Shekar Jayaraman, a Chicago lawyer, didn’t watch any dating shows before he joined “Indian Matchmaking,” now streaming on Netflix. “I’m not much of a TV watcher, to be honest,” he said.
Instead, Jayaraman heard about the show through a friend and decided to complete the forms and interviews to apply for it. He wanted “to find a future partner” and thought the show presented a “unique” opportunity to do so.
In the show, Jayaraman goes on two dates, one featuring a boat tour of the Chicago River with the woman he has been paired with, Nadia Jagessar.
Being on camera during the tour was a “nervous experience” for the Cincinnati native, partly because it was only his second time being filmed — the first being his earlier date on the show, when he traveled to Houston to meet attorney Aparna Shewakramani.
The cameras also changed how he and Jagessar, a 32-year-old dancer and event planner from New Jersey, interacted. On camera, they seem like a promising match, and Jayaraman said that this atmosphere was genuine at the time.
But “off-camera, we had very different dynamics and based on those dynamics we decided that we were to part ways,” he said.
To add to the pressure, the date included Jagessar’s mother, a reminder to viewers of the significant role families play in India’s arranged marriage process, which the show aims to reproduce. The Netflix series centers on a Mumbai-based matchmaker, Sima Taparia, as she strives to find partners for the show’s participants.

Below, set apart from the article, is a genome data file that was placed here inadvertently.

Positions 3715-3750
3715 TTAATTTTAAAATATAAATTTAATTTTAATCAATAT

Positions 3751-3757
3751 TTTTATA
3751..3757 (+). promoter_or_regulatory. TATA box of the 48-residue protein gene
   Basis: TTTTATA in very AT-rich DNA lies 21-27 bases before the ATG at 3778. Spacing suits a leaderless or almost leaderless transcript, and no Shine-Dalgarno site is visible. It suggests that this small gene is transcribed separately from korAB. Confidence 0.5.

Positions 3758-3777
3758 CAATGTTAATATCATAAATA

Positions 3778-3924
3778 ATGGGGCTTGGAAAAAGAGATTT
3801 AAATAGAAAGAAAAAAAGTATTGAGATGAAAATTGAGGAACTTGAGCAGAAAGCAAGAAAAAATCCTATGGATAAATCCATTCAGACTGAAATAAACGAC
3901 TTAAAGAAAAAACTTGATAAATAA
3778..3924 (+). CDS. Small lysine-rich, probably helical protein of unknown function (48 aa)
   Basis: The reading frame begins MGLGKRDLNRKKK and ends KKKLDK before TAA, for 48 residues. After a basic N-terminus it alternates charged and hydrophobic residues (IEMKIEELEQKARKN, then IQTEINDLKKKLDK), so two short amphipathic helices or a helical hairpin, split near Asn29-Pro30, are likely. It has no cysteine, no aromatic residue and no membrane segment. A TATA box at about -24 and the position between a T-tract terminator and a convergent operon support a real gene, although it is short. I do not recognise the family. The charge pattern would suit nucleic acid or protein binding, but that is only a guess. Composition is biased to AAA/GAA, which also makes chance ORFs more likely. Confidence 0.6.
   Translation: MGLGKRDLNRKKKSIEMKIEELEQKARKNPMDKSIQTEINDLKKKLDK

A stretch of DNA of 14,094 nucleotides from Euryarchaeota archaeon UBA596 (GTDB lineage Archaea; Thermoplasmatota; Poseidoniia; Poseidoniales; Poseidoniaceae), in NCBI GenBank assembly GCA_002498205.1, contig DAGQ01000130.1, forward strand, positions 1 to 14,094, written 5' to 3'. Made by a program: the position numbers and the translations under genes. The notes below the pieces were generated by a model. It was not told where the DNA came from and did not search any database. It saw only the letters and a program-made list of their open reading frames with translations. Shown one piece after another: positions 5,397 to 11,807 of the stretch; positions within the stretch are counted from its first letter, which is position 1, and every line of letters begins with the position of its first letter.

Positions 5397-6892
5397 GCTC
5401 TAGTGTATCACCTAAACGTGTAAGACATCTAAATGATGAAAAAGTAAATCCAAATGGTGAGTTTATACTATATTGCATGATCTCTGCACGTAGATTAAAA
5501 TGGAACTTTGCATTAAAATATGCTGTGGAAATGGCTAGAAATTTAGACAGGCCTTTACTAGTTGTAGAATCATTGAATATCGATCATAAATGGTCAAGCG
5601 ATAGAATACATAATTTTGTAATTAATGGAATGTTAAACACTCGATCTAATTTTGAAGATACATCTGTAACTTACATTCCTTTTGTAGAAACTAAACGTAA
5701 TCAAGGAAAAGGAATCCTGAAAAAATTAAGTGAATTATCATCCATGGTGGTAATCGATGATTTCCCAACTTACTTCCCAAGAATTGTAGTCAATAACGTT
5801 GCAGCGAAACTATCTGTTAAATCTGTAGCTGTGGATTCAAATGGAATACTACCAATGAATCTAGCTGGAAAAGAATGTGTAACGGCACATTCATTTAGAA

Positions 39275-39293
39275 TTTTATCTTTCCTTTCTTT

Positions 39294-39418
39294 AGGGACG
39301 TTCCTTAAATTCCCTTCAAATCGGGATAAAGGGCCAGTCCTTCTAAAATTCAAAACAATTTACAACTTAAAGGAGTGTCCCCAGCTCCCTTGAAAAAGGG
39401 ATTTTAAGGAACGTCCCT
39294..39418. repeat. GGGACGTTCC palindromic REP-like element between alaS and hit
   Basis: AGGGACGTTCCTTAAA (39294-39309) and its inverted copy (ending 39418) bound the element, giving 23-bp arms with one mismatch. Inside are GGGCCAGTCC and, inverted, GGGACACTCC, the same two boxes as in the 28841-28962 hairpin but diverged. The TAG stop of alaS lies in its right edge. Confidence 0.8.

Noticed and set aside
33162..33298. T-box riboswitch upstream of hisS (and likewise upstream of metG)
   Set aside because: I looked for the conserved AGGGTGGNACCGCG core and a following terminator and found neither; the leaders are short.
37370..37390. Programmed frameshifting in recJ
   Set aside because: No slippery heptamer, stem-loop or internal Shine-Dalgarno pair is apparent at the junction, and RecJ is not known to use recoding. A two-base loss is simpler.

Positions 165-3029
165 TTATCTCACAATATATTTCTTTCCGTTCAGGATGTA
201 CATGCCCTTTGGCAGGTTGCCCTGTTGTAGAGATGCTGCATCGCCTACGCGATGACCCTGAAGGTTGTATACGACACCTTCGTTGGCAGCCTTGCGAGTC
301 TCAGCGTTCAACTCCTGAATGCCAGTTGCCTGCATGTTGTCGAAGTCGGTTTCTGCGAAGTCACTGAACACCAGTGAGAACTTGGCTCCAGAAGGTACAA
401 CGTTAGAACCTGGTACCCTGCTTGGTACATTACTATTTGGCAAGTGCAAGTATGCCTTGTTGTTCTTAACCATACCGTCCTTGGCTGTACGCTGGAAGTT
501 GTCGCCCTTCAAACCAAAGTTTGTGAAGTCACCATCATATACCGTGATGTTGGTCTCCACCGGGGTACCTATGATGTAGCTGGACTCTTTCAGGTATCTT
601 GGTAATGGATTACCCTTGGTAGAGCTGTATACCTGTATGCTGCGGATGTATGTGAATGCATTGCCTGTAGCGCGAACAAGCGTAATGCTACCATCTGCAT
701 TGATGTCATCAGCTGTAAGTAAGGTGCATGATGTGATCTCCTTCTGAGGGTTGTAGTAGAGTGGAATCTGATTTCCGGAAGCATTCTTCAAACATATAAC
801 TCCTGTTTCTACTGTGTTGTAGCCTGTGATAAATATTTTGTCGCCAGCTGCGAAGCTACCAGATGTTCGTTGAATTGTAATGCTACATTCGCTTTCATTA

Since its release in early July, the show has been criticized for its colorism and emphasis on caste, with matchmaker Taparia describing a potential candidate for a date as “fair” in reference to skin tone.
Jayaraman believes that this assessment of the show is fair. “There is definitely an issue of colorism and casteism in Indian culture that needs to be addressed,” he said.
But he also added that the show is a “docuseries” that is “portraying Indian American and Indian culture for better or for worse,” and is not necessarily setting out to comment on it.
When asked whether he thought the show had been successful, Jayaraman said, “Who am I to say whether [it’s] successful or not?” He added, “Did I end up with the people I was paired with? In that scope, yeah, not largely successful.”
Since “Indian Matchmaking” premiered July 16, Jayamaran has been recognized twice, and he has received a lot of messages and phone calls. “It’s largely positive— people have been very nice and supportive,” said Jayaraman of the new attention. “It has definitely been an adjustment overall.”
Being on the show has not improved his dating life, he said, but this is mainly because he has been trying to “stay in balance” and focus on his work. While dating remains a focal point, his career and his firm Jayaraman Law are his “No. 1 priority,” and he has kept the show from getting in the way of his legal work.
“My intention is to take it in a balanced way and stay level-headed,” he said.